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Faith-based surrender

Wine into water: White house-congressional deal excludes most effective anti-poverty groups

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"Be strong and courageous," Joshua told the Israelites. The word from Washington last week, as President Bush's already-weakened faith-based initiative became even weaker, was "Be timid and quaking."

Under conservative pressure, administration officials on April 10 had agreed that church-related groups applying for governmental grants would not have to segment their "religious" activities from their "non-religious" ones (see World, April 21). Last week, though, the administration bowed to liberal pressure and reversed its April position.

It now appears that the bill to be voted on by the House of Representatives this summer will declare groups engaged in "sectarian worship, instruction, or proselytization" ineligible for federal grants. This new dispensation, worked out with House Republican leaders, may make the world safer for theological liberals, but it tells theological conservatives, "Get lost."

If the reconfigured bill were to pass both the House and the Senate, anti-poverty groups could make worship services or religious instruction an option for program participants, but those activities could not be incorporated into government-funded programs. The deal ignores the way numerous evangelical groups incorporate biblical teaching into all of their instructional and counseling activities.

The deal apparently stipulates that religious charities would be allowed to "consider" religion when they hire staff members, but they would not be allowed to require that a new hire's "religious practices" conform to theirs. Without such legal protection, religious groups that consider it important to hire co-religionists would be foolish to entangle themselves in government programs.

Andrew Card, White House chief of staff, reportedly pushed for such an agreement, even though it would leave groups such as Teen Challenge out in the cold. Ironically, it was Teen Challenge's battle with a Texas regulatory agency in 1995 that first led then-Governor Bush to embrace a compassionate conservative agenda.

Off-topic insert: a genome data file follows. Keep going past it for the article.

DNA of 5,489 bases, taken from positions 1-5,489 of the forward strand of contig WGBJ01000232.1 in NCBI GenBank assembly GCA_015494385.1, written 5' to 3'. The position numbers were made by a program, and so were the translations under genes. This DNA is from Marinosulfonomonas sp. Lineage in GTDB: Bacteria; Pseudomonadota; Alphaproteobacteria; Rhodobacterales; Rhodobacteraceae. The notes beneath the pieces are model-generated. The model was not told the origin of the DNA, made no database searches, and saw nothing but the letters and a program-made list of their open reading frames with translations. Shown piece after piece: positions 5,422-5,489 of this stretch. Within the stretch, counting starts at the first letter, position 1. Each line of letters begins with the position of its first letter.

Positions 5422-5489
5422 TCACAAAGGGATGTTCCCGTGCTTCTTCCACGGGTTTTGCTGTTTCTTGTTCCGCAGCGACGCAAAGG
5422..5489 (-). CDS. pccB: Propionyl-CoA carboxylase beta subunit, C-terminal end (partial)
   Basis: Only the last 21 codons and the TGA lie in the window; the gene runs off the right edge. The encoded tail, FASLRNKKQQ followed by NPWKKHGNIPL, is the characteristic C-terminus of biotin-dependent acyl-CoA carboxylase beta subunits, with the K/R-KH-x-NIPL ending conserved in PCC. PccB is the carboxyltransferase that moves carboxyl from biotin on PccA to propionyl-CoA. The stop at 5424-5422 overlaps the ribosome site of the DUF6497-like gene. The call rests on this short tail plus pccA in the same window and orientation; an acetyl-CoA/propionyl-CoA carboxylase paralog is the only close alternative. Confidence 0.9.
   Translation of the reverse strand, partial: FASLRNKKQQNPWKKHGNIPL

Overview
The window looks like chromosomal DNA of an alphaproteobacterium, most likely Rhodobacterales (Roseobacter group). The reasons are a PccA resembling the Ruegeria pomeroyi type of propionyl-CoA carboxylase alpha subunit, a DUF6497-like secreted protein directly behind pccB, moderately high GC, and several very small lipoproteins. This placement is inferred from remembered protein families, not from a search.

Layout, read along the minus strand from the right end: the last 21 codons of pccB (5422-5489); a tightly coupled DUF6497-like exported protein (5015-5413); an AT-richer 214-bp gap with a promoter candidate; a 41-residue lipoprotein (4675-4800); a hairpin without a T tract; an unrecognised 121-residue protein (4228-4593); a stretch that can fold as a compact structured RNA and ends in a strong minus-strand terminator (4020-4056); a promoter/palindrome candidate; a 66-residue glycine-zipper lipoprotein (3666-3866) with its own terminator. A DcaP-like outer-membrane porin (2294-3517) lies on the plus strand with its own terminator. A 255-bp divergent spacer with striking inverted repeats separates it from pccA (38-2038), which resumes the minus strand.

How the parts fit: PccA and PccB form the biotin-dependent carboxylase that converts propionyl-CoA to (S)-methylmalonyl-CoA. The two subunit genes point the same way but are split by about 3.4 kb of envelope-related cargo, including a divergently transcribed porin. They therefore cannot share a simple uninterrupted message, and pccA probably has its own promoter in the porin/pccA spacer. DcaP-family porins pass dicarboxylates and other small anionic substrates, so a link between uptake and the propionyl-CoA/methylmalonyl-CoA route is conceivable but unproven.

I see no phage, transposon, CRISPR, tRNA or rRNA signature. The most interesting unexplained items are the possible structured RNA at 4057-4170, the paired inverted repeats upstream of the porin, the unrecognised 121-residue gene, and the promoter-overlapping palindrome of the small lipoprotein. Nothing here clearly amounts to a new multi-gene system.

That the White House would feel driven to such a surrender shows the failure of the strategy of winning Democratic support promoted by John DiIulio, head of the White House Office of Faith-based and Community Initiatives.

Instead of getting grassroots faith-based groups excited about the initiative so they would push their legislators to support it, the administration's proposals have been so watered down that most of the front-line poverty-fighters surveyed by WORLD (see our June 23 cover story) weren't impressed at all. Meanwhile, the inside-the-beltway strategy failed in its attempt to placate liberals, who intensified their assault when Mr. DiIulio seemed eager to appease them.

What can be salvaged at this point from an initiative that so far has been badly mishandled? The Bush administration can do much good by removing through executive order some of the regulatory barriers that religious poverty-fighters face. Congress may still support income tax deductions for non-itemizers. The administration still has time to drop its emphasis on grant-making and support proposals for tax credits for poverty-fighting work.

What's needed above all is for President Bush to make the case for compassionate conservatism by showing America what groups like Teen Challenge do and why it's unfair and unwise to discriminate against them. During last year's presidential campaign he visited faith-based groups in many cities. He should spend the next year educating the American public by visiting pervasively religious anti-poverty efforts and throwing a spotlight on the heroism that animates the best of them. That way, more people will demand legislation that does not bite the hands of those who offer spiritual as well as material food.


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